It’s incredibly sad when you thought you had friends, a church family, a close-knit neighborhood and strong familial bonds only to find they were too shallow to survive a vote. Due to social media, we now have a little too much insight into the opinions of others, and it’s dividing relationships that were otherwise loving and healthy.
Facebook is littered with stories of friendships ripped apart by voting disagreements. A friend of mine lost over half her Twitter contacts retweeted several pro-Trump Tweets, and she’s not even American.
Users of Facebook are reporting being unfriended and even blocked by those with differing political opinions. I’ll admit that I did change my privacy settings during the election because I wanted to avoid the angry political discussions, but my goal in that was to be able to remain friends with the people who see the world differently than I do.
But others don’t feel that way. They’re severing ties. People that have known each other for years. People who have been to each others’ homes. People whose children are in the same class at school. People who go to church together.
Families whose politics are divided are actually canceling Thanksgiving plans with one another.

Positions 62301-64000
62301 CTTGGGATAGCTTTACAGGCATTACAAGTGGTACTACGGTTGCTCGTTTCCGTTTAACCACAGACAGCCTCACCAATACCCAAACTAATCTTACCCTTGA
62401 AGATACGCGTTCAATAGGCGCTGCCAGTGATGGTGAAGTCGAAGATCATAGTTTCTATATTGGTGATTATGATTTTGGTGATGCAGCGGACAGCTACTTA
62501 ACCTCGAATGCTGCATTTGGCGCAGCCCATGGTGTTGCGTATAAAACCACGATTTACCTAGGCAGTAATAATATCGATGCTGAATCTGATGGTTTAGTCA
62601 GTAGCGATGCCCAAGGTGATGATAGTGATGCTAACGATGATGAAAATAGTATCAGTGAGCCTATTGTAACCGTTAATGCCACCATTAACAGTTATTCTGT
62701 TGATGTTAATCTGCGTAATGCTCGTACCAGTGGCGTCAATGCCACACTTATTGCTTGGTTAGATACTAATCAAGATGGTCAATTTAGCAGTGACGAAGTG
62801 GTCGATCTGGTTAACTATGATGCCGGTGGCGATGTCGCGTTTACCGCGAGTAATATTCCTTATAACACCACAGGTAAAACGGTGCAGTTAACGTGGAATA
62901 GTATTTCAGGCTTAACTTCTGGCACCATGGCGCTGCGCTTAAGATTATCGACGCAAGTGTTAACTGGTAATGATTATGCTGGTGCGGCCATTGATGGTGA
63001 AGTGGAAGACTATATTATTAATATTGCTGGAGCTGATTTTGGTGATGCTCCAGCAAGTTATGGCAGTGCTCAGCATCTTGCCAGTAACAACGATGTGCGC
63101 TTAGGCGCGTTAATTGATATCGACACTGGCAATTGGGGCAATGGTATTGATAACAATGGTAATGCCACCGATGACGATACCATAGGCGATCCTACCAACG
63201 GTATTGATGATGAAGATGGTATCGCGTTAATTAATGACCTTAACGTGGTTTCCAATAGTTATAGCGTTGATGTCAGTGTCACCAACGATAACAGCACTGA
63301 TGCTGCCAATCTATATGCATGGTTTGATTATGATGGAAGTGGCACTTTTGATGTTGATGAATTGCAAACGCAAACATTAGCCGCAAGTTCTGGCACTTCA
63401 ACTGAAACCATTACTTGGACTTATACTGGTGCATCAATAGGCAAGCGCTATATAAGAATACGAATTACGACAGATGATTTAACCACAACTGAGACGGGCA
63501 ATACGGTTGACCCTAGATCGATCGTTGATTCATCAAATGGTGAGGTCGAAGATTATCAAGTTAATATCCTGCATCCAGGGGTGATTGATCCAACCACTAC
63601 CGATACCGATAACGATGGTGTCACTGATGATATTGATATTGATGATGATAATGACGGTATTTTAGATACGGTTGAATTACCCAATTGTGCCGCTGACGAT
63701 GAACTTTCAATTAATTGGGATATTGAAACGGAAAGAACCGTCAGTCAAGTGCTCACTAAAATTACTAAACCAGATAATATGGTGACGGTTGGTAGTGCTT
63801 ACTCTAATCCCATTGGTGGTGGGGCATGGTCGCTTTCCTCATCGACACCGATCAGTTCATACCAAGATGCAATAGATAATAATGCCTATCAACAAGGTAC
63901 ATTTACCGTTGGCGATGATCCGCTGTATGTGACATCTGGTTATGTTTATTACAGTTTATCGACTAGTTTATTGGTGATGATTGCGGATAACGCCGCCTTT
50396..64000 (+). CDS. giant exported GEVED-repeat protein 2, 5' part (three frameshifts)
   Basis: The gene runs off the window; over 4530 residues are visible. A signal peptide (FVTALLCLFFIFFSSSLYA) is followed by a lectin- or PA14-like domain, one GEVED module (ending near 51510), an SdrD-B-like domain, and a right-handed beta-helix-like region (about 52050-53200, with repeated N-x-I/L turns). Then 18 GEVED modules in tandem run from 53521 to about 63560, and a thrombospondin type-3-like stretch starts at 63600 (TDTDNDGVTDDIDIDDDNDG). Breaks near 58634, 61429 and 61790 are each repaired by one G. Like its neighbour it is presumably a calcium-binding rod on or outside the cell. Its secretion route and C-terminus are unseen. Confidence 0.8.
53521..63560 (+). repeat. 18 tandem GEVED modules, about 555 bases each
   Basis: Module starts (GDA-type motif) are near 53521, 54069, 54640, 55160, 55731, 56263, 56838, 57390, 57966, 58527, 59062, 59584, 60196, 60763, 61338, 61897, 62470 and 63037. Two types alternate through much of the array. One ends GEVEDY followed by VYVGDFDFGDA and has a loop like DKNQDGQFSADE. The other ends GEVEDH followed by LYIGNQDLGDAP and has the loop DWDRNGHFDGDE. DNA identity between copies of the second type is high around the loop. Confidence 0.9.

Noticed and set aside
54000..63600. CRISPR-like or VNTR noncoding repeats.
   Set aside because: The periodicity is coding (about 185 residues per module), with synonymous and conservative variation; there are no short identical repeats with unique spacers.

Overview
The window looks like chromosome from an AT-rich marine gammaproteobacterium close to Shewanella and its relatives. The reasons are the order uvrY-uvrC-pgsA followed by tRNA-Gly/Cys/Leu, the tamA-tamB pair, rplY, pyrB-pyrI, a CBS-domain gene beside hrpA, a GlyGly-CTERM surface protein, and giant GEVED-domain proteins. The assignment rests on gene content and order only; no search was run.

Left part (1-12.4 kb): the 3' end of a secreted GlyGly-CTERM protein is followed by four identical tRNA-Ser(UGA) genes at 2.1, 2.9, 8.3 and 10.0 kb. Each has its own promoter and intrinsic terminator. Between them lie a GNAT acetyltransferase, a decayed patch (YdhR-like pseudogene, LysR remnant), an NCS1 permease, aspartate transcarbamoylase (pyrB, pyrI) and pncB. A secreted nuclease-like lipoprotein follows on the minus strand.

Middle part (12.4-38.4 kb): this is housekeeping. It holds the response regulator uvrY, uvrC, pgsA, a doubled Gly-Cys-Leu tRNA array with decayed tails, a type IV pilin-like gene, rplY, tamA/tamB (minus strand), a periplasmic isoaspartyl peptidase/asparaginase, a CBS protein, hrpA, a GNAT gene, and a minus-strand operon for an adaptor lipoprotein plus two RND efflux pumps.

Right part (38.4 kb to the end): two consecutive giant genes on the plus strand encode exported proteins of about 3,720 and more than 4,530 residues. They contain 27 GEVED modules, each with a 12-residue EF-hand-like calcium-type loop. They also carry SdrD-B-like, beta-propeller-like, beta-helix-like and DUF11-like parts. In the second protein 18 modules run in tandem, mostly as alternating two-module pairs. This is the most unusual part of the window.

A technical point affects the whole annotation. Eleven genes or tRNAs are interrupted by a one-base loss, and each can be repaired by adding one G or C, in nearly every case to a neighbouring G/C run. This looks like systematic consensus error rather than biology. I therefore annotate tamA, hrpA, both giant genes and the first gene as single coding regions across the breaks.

Some are even worried about their jobs.
Freedom of speech and freedom of choice are supposed to be treasured, inalienable rights in America, but this just isn’t happening. The animosity between sides is like nothing I’ve ever seen.
Maybe I am just more of a live and let live kind of person. I can’t fathom how people on either side are breaking off longstanding relationships with others over politics.
Regardless of who had taken the helm in America, we are in for a bumpy ride. The economy will not magically recover. There will be painful changes. There will be conflicts in the global arena.
During difficult times, our families, friends, neighbors, and faith have a massive role to play in our lives. Mental health experts agree that a healthy, loving support system is essential for weathering a crisis.
This is no time to be moving away from our support groups and the people we love.
Social media is a great way to keep in touch and be informed instantly, but it does have a dark side. How many people would have worked out their differences if they were not able to sever a friendship using a simple, anonymous button? Maybe instead of ditching the people in your life, you should take a break from social media instead so that you aren’t enraged by their every post.
I guess we’ll never know.
Article originally posted at DaisyLuther.com